Document Type


Degree Name

Master of Environmental Studies (MES)


Geography & Environmental Studies

Program Name/Specialization

Environmental Science


Faculty of Science

First Advisor

Dr. Mary-Louise Byrne

Advisor Role


Second Advisor

Dr. Colin Robertson

Advisor Role



Lake Huron is a popular tourist destination and is home to several businesses and residents. Since the shoreline is dynamic and is subject to change over the years due to several factors such as a change in water level, soil type, human encroachment, etc., these locations tend to encounter floods due to increased water levels and wind speed. This causes erosion and loss to the properties along the shoreline.

This study is based on two areas of interest named Pinery Provincial Park and Sauble Beach which are located on the shoreline of Lake Huron where Pinery Provincial Park is a naturally maintained shoreline and Sauble Beach is altered by humans to make it a tourism-oriented beach. The project investigates and compares the changes in shorelines between both locations to study the effects of two different shoreline maintenance practices. The change is then further studied by adding a dimension of water levels from 1970 to 2021 and future level changes. A software application named Digital Shoreline Analysis System (DSAS) version 5.0 was used within ESRI’s ArcMap 10.8 to perform shoreline change analysis. DSAS produces results in the form of the following statistics: shoreline change envelope (SCE), net shoreline movement (NSM), endpoint rate (EPR), linear regression rate (LRR), and weighted linear regression (WLR). EPR was used to analyze shoreline change rate and NSM was used to map flooding and erosion hazards.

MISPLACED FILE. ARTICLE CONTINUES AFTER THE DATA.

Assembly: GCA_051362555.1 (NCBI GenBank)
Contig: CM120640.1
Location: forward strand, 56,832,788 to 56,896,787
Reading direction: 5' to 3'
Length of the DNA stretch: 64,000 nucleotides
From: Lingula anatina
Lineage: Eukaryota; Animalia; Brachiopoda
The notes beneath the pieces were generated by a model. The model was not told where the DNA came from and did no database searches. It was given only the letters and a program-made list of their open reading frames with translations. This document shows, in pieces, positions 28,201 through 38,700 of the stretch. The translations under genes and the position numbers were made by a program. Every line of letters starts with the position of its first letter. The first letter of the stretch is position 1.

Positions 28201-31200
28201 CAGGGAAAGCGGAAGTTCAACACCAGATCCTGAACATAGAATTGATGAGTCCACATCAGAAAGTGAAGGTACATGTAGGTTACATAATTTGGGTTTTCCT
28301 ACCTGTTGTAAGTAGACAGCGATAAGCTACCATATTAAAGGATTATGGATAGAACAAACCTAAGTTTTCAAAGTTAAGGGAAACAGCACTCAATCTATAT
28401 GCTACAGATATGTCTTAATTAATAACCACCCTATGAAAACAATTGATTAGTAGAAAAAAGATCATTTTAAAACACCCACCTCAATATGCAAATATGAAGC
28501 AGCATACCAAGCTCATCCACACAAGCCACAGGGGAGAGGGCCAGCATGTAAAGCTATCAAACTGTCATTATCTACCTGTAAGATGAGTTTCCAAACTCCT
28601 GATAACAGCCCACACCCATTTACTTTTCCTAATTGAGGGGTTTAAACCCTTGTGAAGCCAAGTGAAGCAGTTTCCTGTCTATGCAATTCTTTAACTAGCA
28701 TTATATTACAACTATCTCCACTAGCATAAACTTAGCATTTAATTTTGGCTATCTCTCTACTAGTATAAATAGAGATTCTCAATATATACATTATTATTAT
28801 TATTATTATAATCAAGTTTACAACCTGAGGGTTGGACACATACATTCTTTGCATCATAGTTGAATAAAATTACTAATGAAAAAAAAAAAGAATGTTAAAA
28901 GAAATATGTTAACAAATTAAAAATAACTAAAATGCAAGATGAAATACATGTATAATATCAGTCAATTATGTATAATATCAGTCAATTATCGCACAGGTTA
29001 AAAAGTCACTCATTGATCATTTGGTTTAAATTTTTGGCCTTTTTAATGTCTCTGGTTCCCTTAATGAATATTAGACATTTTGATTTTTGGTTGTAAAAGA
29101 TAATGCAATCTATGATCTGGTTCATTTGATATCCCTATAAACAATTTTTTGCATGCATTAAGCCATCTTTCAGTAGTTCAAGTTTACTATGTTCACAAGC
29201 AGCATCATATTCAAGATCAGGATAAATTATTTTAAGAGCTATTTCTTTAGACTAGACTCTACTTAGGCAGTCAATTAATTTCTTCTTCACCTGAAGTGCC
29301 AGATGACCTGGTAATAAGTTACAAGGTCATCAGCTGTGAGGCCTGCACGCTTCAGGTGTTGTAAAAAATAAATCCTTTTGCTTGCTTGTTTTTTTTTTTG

This project also examines the areas which may flood in the future due to climate change and unprecedented water level rise by using the following two approaches: a) Hypothetical situation was considered in which there would be ±2m water level change on top of forecasted water levels by US Army Corps of Engineers and Fisheries and Oceans Canada and b) Built-in Kalman Filter Model in DSAS was used to predict the shoreline for next 10 and 20 years. Based on these approaches, flood and erosion hazard maps were created considering variables such as water level, slope, elevation, and bathymetry. After analysis, a 3D model was created to showcase the areas which could be impacted based on the first approach in future flooding scenarios. The analysis is accompanied by the study of shoreline management strategies commonly used in Canada and based on the results of the analysis, recommendations for future management strategies will be made to minimize the impact of the flood. Lastly, the overall results of Sauble Beach and Pinery Provincial Park are compared and discussed in section 6.

The results indicate that the Pinery Provincial Park shoreline has a stable shoreline compared to Sauble Beach. Pinery Provincial Park is having about 50% fewer erosion rates and negative shoreline movement than Sauble Beach. It cannot be neglected that both study areas are facing increased erosion and decreased accretion over the years but the human interference and the Sauble Beach municipality’s neglecting towards sustainable tourism practices has resulted in losing its beach at a higher rate. This project suggests adapting green shoreline management techniques to both the study area. These results may be useful for the authorities, local government agencies, and NGOs that are tasked with developing and implementing shoreline management plans.

Convocation Year


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